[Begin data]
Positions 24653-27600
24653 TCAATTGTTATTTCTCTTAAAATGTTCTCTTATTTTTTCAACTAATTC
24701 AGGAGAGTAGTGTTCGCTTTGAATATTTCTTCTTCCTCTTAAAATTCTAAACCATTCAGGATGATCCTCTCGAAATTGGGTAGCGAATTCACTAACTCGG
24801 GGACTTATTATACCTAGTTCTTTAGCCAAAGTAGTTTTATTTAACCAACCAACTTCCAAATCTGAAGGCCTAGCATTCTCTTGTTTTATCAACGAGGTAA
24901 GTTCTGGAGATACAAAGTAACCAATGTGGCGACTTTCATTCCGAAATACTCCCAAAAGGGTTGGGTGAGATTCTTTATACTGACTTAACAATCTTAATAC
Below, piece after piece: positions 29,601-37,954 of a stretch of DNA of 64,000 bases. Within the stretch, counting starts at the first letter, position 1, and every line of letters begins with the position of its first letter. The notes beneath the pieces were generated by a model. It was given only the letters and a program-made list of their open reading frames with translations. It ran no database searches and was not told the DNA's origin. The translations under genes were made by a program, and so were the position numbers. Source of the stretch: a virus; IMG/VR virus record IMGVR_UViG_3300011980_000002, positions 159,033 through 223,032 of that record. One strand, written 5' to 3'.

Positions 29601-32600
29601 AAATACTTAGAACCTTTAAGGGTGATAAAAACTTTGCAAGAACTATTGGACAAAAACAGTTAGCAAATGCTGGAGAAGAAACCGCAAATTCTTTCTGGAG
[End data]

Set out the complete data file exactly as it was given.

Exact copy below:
Positions 24653-27600
24653 TCAATTGTTATTTCTCTTAAAATGTTCTCTTATTTTTTCAACTAATTC
24701 AGGAGAGTAGTGTTCGCTTTGAATATTTCTTCTTCCTCTTAAAATTCTAAACCATTCAGGATGATCCTCTCGAAATTGGGTAGCGAATTCACTAACTCGG
24801 GGACTTATTATACCTAGTTCTTTAGCCAAAGTAGTTTTATTTAACCAACCAACTTCCAAATCTGAAGGCCTAGCATTCTCTTGTTTTATCAACGAGGTAA
24901 GTTCTGGAGATACAAAGTAACCAATGTGGCGACTTTCATTCCGAAATACTCCCAAAAGGGTTGGGTGAGATTCTTTATACTGACTTAACAATCTTAATAC
Below, piece after piece: positions 29,601-37,954 of a stretch of DNA of 64,000 bases. Within the stretch, counting starts at the first letter, position 1, and every line of letters begins with the position of its first letter. The notes beneath the pieces were generated by a model. It was given only the letters and a program-made list of their open reading frames with translations. It ran no database searches and was not told the DNA's origin. The translations under genes were made by a program, and so were the position numbers. Source of the stretch: a virus; IMG/VR virus record IMGVR_UViG_3300011980_000002, positions 159,033 through 223,032 of that record. One strand, written 5' to 3'.

Positions 29601-32600
29601 AAATACTTAGAACCTTTAAGGGTGATAAAAACTTTGCAAGAACTATTGGACAAAAACAGTTAGCAAATGCTGGAGAAGAAACCGCAAATTCTTTCTGGAG